About this paper

Appears in:
Pages: 3803-3812
Publication year: 2011
ISBN: 978-84-614-7423-3
ISSN: 2340-1079

Conference name: 5th International Technology, Education and Development Conference
Dates: 7-9 March, 2011
Location: Valencia, Spain

BENEFITS OF USING SYSTEMS ENGINEERING METHODS, TECHNIQUES, AND TOOLS IN COLLABORATIVE, MULTIDISCIPLINARY, EDUCATION AND TECHNOLOGY PROJECTS AND PROGRAMS: A NASA, UNIVERSITY, AND K-12 CUBESAT EXAMPLE

W. Arrasmith, S. Bucaille

Florida Institute of Technology (UNITED STATES)
Systems engineering (SE) methods, techniques and tools have been successfully used to develop and implement complex, multidisciplinary, long lasting projects and programs that use diversified skills and that span organizations and in many cases even countries. Some examples include the requirement to include systems engineering methodologies in major acquisition programs in the U.S. Department of Defense (and its allies) and NASA. The purpose of this paper is to show that the systems engineering methodology that is the mainstay in large, governmental, acquisition programs in the United States and elsewhere, works equally well for smaller programs such as multidisciplinary science, engineering, and technology experiments/projects/programs at educational institutions. Adopting systems engineering methods in educational technology endeavors permits and facilitates; implementing projects that span semesters and even academic years; involving multiple departments within the university, other universities, industry, and other organizations; incorporating different funding streams; and readily handling turnover in students and faculty. To illustrate how this is achieved, we will present a feasibility study of a pending collaboration between NASA, a university, and a high school to develop a CubeSat experiment using system engineering methods.
CubeSats are a relatively recent and new type of satellite. These “picosats” have smaller life expectancies than long-term (5+ year life expectancy) satellites. CubeSats are comparatively cheap, small (10x10x10 cm), and are very flexible and versatile. Universities all over the world are using CubeSats to conduct various experiments in space at a significantly reduced cost and without the need for a large experimental space-based platform and support infrastructure. As the picosatellite model continues to gain popularity and asserts its presence in the satellite build and launch industry, it is expected that more governmental, educational, and commercial interests will emerge.
NASA has an interest to properly set safety requirements associated with CubeSat experiments. Up to three CubeSats can be housed in a Poly-Picosat Orbital Deployer (P-POD) and the P-POD itself is mounted to a rocket with a primary payload. In actuality, the CubeSat is “hitching a ride” into space through the P-POD and the predominant expense of getting into space is born by the primary payload. In all cases, the primary payload must not be adversely affected by the presence of the P-POD and CubeSat experiments. NASA is interested in obtaining launch environment data to include temperature data, wired and wireless 3-axis accelerometer data, and video data of significant launch, assent and delivery events. This data will be used to establish proper safety margins for CubeSat experiments in general. In conducting this experiment and gathering the appropriate data, NASA desires collaboration between NASA, a university, and a K-12 educational element (e.g. high school). The idea is to jointly develop an experiment to accomplish the NASA goals using a 2-unit CubeSat developed at the university, and a 1-unit CubeSat developed at a high school. This paper presents the results of a systems engineering oriented feasibility study for conducting such an experiment and illustrates how the systems engineering methodology would benefit the governmental, industrial, and educational collaborative partnership.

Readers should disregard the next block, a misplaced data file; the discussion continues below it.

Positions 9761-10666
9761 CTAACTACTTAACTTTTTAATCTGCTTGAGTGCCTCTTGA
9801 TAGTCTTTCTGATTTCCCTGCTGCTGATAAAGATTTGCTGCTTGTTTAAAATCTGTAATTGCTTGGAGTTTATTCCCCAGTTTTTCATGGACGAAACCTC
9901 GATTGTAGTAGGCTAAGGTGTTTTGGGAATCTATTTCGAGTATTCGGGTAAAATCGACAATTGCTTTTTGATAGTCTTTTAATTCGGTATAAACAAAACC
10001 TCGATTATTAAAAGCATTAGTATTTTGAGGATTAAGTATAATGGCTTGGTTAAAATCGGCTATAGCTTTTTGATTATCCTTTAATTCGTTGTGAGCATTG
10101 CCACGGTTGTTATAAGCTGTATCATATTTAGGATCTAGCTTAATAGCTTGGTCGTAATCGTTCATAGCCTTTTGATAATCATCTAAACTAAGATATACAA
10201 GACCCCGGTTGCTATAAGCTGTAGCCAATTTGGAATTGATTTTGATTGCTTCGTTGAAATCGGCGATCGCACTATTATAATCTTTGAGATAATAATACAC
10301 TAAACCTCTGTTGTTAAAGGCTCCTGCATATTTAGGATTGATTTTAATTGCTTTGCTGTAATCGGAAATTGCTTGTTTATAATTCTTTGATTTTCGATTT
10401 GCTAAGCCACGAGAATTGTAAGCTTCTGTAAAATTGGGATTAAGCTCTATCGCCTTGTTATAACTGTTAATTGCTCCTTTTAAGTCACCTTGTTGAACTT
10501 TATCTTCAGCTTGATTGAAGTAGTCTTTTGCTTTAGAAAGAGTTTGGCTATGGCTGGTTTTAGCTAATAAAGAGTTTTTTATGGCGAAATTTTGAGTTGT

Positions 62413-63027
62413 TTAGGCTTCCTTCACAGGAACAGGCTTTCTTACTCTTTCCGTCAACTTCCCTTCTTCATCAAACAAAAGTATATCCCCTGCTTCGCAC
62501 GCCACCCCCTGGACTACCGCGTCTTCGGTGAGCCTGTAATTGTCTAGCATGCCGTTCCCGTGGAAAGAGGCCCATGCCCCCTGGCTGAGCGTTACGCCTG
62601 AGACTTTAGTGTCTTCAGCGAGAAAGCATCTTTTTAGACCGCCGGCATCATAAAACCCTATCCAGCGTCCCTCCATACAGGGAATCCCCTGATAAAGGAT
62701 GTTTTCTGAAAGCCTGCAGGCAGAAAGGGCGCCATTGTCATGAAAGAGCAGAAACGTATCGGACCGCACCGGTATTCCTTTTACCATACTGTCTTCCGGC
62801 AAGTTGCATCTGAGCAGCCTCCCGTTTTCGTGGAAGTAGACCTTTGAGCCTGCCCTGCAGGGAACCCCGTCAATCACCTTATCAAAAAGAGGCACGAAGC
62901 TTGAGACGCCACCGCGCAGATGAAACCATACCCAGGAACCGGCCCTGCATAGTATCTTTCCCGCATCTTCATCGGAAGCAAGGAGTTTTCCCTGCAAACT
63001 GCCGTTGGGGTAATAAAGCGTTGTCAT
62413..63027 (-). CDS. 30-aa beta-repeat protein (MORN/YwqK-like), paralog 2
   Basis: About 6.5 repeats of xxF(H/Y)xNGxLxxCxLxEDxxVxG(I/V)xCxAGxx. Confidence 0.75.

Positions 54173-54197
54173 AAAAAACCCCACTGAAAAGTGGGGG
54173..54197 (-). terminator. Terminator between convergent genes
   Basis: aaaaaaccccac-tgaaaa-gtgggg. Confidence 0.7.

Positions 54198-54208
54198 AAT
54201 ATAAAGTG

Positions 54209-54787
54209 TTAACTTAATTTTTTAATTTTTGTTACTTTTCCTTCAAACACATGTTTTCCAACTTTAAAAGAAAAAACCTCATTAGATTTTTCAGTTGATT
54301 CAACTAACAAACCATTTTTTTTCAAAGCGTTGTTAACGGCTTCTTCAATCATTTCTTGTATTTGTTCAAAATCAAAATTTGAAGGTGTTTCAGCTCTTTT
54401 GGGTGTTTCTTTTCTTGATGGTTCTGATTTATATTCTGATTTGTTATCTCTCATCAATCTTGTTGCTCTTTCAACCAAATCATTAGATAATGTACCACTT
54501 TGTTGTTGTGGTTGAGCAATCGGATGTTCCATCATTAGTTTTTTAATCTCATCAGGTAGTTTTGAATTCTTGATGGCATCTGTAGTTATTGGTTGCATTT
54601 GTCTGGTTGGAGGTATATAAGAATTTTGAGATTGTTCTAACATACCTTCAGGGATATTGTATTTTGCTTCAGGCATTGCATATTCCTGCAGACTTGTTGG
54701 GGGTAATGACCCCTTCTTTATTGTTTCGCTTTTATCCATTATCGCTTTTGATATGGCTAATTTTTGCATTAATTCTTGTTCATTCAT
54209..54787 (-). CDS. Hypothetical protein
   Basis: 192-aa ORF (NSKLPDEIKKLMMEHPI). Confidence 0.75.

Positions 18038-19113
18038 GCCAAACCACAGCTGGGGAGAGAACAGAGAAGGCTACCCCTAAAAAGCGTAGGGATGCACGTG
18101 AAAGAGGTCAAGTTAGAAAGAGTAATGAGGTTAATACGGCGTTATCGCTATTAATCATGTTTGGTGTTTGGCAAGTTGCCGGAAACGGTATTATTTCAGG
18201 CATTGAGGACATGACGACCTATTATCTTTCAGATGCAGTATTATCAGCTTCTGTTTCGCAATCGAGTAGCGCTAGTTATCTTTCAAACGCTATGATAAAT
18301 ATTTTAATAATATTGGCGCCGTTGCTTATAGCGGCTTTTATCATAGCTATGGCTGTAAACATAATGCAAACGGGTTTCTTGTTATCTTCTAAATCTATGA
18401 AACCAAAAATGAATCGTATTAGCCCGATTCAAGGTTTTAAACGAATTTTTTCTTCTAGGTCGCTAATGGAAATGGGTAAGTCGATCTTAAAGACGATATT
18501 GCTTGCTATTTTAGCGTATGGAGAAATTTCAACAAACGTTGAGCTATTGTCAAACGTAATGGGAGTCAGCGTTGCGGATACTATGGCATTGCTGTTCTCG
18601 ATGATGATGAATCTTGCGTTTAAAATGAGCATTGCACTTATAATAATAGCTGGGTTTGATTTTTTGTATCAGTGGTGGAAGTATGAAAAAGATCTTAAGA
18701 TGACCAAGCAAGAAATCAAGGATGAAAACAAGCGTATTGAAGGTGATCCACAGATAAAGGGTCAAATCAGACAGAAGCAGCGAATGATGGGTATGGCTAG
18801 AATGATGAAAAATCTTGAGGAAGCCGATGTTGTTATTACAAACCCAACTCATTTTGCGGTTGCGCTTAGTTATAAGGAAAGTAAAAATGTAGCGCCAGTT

@InProceedings{ARRASMITH2011BEN,
author = {Arrasmith, W. and Bucaille, S.},
title = {BENEFITS OF USING SYSTEMS ENGINEERING METHODS, TECHNIQUES, AND TOOLS IN COLLABORATIVE, MULTIDISCIPLINARY, EDUCATION AND TECHNOLOGY PROJECTS AND PROGRAMS: A NASA, UNIVERSITY, AND K-12 CUBESAT EXAMPLE},
series = {5th International Technology, Education and Development Conference},
booktitle = {INTED2011 Proceedings},
isbn = {978-84-614-7423-3},
issn = {2340-1079},
publisher = {IATED},
location = {Valencia, Spain},
month = {7-9 March, 2011},
year = {2011},
pages = {3803-3812}}
TY - CONF
AU - W. Arrasmith AU - S. Bucaille
TI - BENEFITS OF USING SYSTEMS ENGINEERING METHODS, TECHNIQUES, AND TOOLS IN COLLABORATIVE, MULTIDISCIPLINARY, EDUCATION AND TECHNOLOGY PROJECTS AND PROGRAMS: A NASA, UNIVERSITY, AND K-12 CUBESAT EXAMPLE
SN - 978-84-614-7423-3/2340-1079
PY - 2011
Y1 - 7-9 March, 2011
CI - Valencia, Spain
JO - 5th International Technology, Education and Development Conference
JA - INTED2011 Proceedings
SP - 3803
EP - 3812
ER -
W. Arrasmith, S. Bucaille (2011) BENEFITS OF USING SYSTEMS ENGINEERING METHODS, TECHNIQUES, AND TOOLS IN COLLABORATIVE, MULTIDISCIPLINARY, EDUCATION AND TECHNOLOGY PROJECTS AND PROGRAMS: A NASA, UNIVERSITY, AND K-12 CUBESAT EXAMPLE, INTED2011 Proceedings, pp. 3803-3812.
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